We would like to believe that most retractions are due to honest errors. But a new paper found that most retractions in chemistry and similar fields are due to actions that are much worse. However, there may be a silver lining in the data.
The Lancet is a highly respected biomedical journal that's taken an odd turn toward sensationalism and clickbait. That is troubling. Here's what we've been noticing.
Plenty of bad papers are accepted as true because the academic who wrote it is famous. On the flip side, many good papers are never written out of the fear that it could cost an academic his job. So, how about we just eliminate real names and publish papers under fake ones instead? That's the fundamental idea behind a new journal, not-so-subtly called The Journal of Controversial Ideas, set to launch next year. This idea is so good, I wish I'd thought of it first.
As the saying goes, "There are three kinds of lies: lies, damned lies, and statistics." We know that's true because statisticians themselves just said so. A jaw-dropping study reveals that nearly 1 in 4 of them report being asked to remove or alter data to better support a hypothesis. That is called scientific fraud.
Some studies are so incredibly stupid, one wonders how they get published in any scientific journal, let alone a prestigious one. And yet, it's happened once again. A new study in JAMA Internal Medicine claims that eating organic food will reduce a person's risk of developing cancer. You got it right: Magic prevents cancer.
Some scientific journals are publishing articles by anti-technology activists without disclosing their blatant financial conflicts of interest. Despite all the pleas for transparency, the problem is getting worse.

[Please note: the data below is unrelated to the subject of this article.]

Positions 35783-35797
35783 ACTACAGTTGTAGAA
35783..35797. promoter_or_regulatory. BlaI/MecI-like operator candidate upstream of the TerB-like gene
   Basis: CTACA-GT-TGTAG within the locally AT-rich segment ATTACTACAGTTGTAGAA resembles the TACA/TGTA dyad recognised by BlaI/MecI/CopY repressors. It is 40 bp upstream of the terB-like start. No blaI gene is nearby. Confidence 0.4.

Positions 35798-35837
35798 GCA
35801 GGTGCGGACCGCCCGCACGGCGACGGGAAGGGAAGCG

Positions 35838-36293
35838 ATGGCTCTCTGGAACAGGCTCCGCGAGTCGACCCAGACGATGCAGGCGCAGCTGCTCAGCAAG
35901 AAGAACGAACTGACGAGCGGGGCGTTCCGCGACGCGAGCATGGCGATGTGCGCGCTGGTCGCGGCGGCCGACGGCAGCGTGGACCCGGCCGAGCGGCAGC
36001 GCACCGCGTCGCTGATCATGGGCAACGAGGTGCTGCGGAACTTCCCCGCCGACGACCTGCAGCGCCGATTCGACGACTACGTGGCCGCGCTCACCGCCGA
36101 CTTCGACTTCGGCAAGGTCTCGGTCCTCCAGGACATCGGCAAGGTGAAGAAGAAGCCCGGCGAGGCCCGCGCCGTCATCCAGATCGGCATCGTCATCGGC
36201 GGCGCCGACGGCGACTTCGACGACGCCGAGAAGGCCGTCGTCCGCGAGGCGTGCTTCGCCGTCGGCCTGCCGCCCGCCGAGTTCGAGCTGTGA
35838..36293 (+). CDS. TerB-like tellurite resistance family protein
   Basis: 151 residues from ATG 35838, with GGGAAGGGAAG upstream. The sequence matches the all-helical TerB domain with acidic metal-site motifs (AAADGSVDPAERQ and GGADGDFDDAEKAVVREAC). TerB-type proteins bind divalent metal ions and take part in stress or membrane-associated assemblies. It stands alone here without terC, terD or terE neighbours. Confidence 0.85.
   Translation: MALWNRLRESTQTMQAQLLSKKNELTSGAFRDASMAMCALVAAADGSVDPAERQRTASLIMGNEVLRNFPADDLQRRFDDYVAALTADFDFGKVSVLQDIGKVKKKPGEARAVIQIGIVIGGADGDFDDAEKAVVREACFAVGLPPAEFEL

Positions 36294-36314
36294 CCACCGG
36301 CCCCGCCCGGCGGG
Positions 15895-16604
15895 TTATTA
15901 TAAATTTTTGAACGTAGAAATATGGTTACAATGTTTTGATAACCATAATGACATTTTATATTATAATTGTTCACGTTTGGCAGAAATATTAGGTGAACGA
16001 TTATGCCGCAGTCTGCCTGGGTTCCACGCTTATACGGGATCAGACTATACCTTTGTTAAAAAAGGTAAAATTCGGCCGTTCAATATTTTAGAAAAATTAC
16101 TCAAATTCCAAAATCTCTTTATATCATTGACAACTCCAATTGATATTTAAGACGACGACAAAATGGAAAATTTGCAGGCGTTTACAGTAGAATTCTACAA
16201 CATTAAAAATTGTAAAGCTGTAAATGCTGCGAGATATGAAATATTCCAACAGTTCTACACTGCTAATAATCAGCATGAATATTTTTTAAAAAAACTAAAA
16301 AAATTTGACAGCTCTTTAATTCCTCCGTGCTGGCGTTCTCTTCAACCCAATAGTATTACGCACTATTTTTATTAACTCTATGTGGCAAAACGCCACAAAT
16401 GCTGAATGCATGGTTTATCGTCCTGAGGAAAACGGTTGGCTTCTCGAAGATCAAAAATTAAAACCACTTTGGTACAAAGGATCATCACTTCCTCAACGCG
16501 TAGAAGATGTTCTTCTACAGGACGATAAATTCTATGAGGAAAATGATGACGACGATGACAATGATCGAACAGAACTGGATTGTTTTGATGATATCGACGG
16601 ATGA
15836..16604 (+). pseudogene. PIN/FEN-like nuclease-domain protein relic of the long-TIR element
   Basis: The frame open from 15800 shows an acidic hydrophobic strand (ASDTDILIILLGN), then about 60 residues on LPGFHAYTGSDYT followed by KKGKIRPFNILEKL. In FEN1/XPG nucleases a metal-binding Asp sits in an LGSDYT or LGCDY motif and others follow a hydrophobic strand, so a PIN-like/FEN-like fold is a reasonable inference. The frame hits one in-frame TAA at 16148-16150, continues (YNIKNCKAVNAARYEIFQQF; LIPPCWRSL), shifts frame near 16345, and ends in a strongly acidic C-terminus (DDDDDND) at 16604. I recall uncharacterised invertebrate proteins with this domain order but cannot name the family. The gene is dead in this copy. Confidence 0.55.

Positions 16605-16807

Scientific journals discriminate against industry scientists, unless, that is, they happen to work for the environmental or organic industries. Those scientists don't have to follow the same rules governing the disclosure of conflicts of interest that everybody else does.
That a person with such a hostile view toward industry-funded science serves on the editorial board of a major scientific journal is disturbing. That she possesses no academic qualifications to justify her position as "senior editor" is a scandal.
Whether you're a journalist, scientist, or layperson, the KISS method (Keep It Simple, Stupid) appears to be an effective strategy for getting your message across.
In a field like gender studies, what constitutes a respectable outlet? We can make progress toward answering that question by utilizing SCImago's ranking of academic journals.
Perhaps the most problematic classification system in the scientific community is that of the impact factor, which attempts to rank journals by their relative importance. This factor for a particular journal is equal to the average number of times an article in the journal is cited in a given year. While this sounds useful, in practice, it has been a slow-motion train wreck.